Opinion: Chancellor disappoints on Air Passenger Duty

Opinion: Chancellor disappoints on Air Passenger Duty

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George Osborne’s silence on APD in yesterday’s Budget stemmed from a game of political chicken with the SNP. Abta head of public affairs Stephen D’Alfonso explains

 When George Osborne stood up yesterday in the House of Commons to deliver his eighth Budget as Chancellor, the task wasn’t an easy one.

Since December’s Autumn Statement, growth has been revised down by 0.4%, with lower than expected forecasts continuing through to the end of the Parliament. At the same time, borrowing is set to rise by £400 million this year (to £83.7 billion).

Against this backdrop, the Chancellor tried his best to weave a narrative of the UK as a growing and dynamic economy.

With a swathe of announcements on tax, infrastructure spending and devolution, there were quite a few announcements of interest to travel and tourism businesses.

However, the Budget was conspicuously quiet on Air Passenger Duty (APD).

Tax played an important part in this Budget, with cuts to business rates an obvious centrepiece.

From April 2017, small businesses in properties with a rental value of £12,000 or less will pay no business rates, with 600,000 small businesses standing to benefit, according to Treasury figures.

Large travel businesses stand to benefit as well, with the corporation tax rate falling to 17% by 2020.

On rail infrastructure, significant investment has been announced to link Manchester and Leeds with High Speed 3, and the Government reiterated its commitment to Crossrail 2 linking northeast London with the southwest of the city.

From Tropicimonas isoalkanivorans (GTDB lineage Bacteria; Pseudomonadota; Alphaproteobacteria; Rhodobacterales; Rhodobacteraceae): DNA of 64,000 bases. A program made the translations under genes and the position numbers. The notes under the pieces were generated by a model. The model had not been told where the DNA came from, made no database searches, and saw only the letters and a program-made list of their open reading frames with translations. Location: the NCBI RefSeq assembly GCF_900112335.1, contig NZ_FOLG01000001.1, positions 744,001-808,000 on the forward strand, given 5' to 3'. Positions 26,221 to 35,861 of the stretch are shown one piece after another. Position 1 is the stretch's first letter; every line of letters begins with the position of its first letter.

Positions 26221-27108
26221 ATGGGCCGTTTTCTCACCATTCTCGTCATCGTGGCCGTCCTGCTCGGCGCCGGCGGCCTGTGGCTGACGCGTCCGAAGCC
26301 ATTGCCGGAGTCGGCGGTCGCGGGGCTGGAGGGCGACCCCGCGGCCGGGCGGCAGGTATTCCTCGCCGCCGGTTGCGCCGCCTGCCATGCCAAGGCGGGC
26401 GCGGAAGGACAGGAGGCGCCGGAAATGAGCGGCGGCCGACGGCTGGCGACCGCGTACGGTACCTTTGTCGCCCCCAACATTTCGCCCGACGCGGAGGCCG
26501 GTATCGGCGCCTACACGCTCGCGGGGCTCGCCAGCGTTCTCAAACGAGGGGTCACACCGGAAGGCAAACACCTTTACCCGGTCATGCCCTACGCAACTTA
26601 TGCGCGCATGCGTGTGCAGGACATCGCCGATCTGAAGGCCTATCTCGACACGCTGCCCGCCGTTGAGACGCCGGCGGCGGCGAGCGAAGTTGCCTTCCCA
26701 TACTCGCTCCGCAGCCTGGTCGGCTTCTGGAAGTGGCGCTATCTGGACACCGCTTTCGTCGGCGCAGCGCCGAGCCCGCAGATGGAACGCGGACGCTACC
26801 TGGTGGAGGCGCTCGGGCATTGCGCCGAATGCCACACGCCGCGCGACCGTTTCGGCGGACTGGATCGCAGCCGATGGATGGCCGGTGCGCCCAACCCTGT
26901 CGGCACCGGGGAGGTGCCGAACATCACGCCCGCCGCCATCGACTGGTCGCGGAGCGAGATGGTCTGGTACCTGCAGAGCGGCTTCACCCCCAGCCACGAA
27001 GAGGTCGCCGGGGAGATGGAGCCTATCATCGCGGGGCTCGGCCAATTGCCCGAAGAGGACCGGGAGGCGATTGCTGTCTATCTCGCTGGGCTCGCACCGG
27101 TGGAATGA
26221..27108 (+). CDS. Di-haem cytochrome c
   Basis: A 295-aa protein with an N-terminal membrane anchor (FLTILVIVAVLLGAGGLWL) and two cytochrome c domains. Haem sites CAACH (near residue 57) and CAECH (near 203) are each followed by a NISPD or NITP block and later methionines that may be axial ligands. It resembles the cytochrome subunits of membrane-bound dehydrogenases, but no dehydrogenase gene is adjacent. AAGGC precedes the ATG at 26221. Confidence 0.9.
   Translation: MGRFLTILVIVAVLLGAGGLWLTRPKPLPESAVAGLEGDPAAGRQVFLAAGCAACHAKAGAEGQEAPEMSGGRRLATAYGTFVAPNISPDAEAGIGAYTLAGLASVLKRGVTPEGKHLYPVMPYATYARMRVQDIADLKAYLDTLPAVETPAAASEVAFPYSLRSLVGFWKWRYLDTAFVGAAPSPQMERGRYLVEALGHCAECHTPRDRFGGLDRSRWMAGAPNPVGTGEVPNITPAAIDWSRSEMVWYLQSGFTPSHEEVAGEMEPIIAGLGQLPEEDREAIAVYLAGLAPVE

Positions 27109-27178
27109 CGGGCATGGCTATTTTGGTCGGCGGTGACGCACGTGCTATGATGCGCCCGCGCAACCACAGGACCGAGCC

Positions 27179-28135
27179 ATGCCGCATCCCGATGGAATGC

It is particularly encouraging to see that the recommendations of the newly established National Infrastructure Commission (NIC) are being adopted by the Government. The NIC is the industry’s best chance of removing short-term political wrangling from long term planning decisions and hopefully this is a trend that will continue.

On devolution, East Anglia, the West of England, Greater Lincolnshire and Liverpool will all be given devolved powers, notably in local transport.

There is a real opportunity that tourism coordination in these regions could benefit greatly from a joined-up approach at this sub-national level, and tourism businesses ought to be putting forward a strong case that tourism should feature in their work plans.

While the Chancellor was silent on APD in his statement, buried deep in the back pages of the Budget book was the unwelcome announcement that APD on long-haul flights would rise by inflation.

Furthermore, no decision has yet been made on mitigating the impact of devolved APD in other parts of the UK. The anticipated announcement on devolving APD to Wales was also absent.

This is not entirely surprising.

The Chancellor is clearly playing a game of political chicken with the SNP Government in Holyrood, hoping that he can call their bluff and that they won’t cut APD despite their high-profile commitment to halving the duty.

The trouble with this game is that the SNP has shown no sign of wavering on its commitment to an APD cut.

Considering that air routes and investment decisions by airlines are made years in advance, by the time the Scottish Government implements the cut, it will be too late for the Chancellor to mitigate the fall-out in those parts of the country that will most likely be impacted (the northeast of England, for example).

APD is the highest tax of its kind in Europe, by some way. It is very disappointing that the Chancellor used yesterday’s Budget to raise Band B APD by inflation rather than to address the uncompetitive level of APD overall.

With May’s elections just around the corner, the political nature of the discussion tied the Chancellor’s hands to some extent. However, the industry needs urgent action from the Treasury to bring APD down across the whole of the country to ensure a competitive, fair tax.


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